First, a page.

July 21, 2012

Part 4: The Queen's Vow FINAL Discussion Post

(Click for Read Along Schedule)
Part I's Discussion Post
Part II's Discussion Post
Part III's Discussion Post

Part IV: The Fallen Kingdom 1481-1492

Final Thoughts:

As I write 1492 as the end of Part IV.. is that where it ends? 1492? It is a year that is entrenched in our heads as the year of Cristobal Colon sailed the ocean blue.. and here we are finally at the conclusion of The Queen's Vow.

We do meet Cristobal Colon aka Columbus, and all his saucy ways as he introduces himself to Isabella. Isabella is portrayed as being very interested in exploring the world unknown. Does Isabella see World Domination in her future as she gazes at Colon?

Also in this part, Isabella is a target of assassination. One wonders what would have become of the Inquisition if the attempt succeeded? Would Fernando have taken up the banner and continued his fight against the Moors and Jewish?

Did you feel that the decision to conquer the Moors was a good one, considering the financial state of both Castile and Aragon, and the Cortes' reluctance to borrow heavily from the Jewish citizens?

Isabella is willing to send prisoners to slavery, only to be ransomed for money to be released. Yet another sad state of the times connected to Isabella is the slavery issue. I can appreciate how Gortner is adding these small details so that we can discern for ourselves the character of Isabella, especially when he is making sure he doesn't paint her in an all too positive light.

One can't help but wonder how Isabella would feel knowing that her daughter Catherine was divorced by Henry VIII but that her grand-daughter Mary had the same zealous religious intolerance as Isabella.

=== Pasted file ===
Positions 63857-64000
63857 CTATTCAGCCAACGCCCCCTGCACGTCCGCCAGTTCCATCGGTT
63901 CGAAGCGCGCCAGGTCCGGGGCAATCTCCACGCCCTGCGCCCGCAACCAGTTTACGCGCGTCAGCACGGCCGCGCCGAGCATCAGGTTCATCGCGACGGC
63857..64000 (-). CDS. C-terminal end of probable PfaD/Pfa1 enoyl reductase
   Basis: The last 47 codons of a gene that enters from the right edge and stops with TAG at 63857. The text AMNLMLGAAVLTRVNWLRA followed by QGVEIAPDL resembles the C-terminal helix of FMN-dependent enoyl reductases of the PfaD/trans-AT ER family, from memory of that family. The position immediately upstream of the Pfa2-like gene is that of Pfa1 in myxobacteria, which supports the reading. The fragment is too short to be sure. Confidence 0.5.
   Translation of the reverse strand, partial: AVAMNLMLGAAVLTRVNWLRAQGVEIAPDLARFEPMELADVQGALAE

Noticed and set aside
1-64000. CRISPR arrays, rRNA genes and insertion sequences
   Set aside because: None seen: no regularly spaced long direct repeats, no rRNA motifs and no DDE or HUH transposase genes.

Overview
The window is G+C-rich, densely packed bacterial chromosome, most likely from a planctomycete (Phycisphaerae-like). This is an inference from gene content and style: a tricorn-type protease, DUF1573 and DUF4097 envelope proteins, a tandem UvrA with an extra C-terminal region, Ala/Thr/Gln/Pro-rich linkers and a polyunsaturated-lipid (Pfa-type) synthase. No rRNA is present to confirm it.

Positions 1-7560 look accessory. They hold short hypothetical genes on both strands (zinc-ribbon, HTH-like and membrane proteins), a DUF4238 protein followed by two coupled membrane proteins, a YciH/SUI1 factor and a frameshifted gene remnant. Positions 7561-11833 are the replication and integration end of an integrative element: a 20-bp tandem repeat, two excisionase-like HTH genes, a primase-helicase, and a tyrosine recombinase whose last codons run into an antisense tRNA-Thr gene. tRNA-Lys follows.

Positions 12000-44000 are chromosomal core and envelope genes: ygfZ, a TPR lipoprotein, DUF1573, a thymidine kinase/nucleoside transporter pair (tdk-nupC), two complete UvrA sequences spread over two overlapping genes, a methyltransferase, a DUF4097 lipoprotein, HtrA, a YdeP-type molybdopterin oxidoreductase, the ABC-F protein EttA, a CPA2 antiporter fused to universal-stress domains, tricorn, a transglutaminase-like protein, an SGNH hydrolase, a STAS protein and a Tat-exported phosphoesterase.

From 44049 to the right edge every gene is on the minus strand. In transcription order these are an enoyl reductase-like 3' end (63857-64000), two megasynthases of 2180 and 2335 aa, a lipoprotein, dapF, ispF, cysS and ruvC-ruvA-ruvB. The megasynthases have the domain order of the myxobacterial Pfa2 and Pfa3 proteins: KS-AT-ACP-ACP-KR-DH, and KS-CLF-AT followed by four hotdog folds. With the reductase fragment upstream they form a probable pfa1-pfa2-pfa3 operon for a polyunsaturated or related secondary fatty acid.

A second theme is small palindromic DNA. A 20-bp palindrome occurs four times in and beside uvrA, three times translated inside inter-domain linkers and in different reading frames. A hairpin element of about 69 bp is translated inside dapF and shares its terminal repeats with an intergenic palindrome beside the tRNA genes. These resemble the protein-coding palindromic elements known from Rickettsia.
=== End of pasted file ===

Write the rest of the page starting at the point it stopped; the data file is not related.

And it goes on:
If you've read The Last Queen, do you have any thoughts on the scene between Juana and her grandmother? Juana, in general, is given a lively, stubborn personality in this book and a loving relationship with her father; do you feel it plays up well to the author's novel on her life?

From previous comments during this read-along, it is apparent that we all have different perspectives and reading tastes. Did you find the political maneuverings, the religious strife or Isabella's personal life the most pleasing to read?

Throughout the story, which characters have been your favorites?

How do you interpret the title, The Queen's Vow? What was Isabella's vow, and did she carry it out to your expectations?

What are your final thoughts? Please feel free to post your review links if you are a blogger as well as continue our discussion on Part 4 and on the novel as a whole.

You can read Michelle's review here.
You can read Marie's review here.
You can read Arleigh's review Monday. ;)

AND...Drum roll, please!

Arleigh offered a special giveaway, and it's time to announce our winner:


Please put your email address in the comments so we can discuss shipment!

Thank you so much for participating, this was a lot of fun!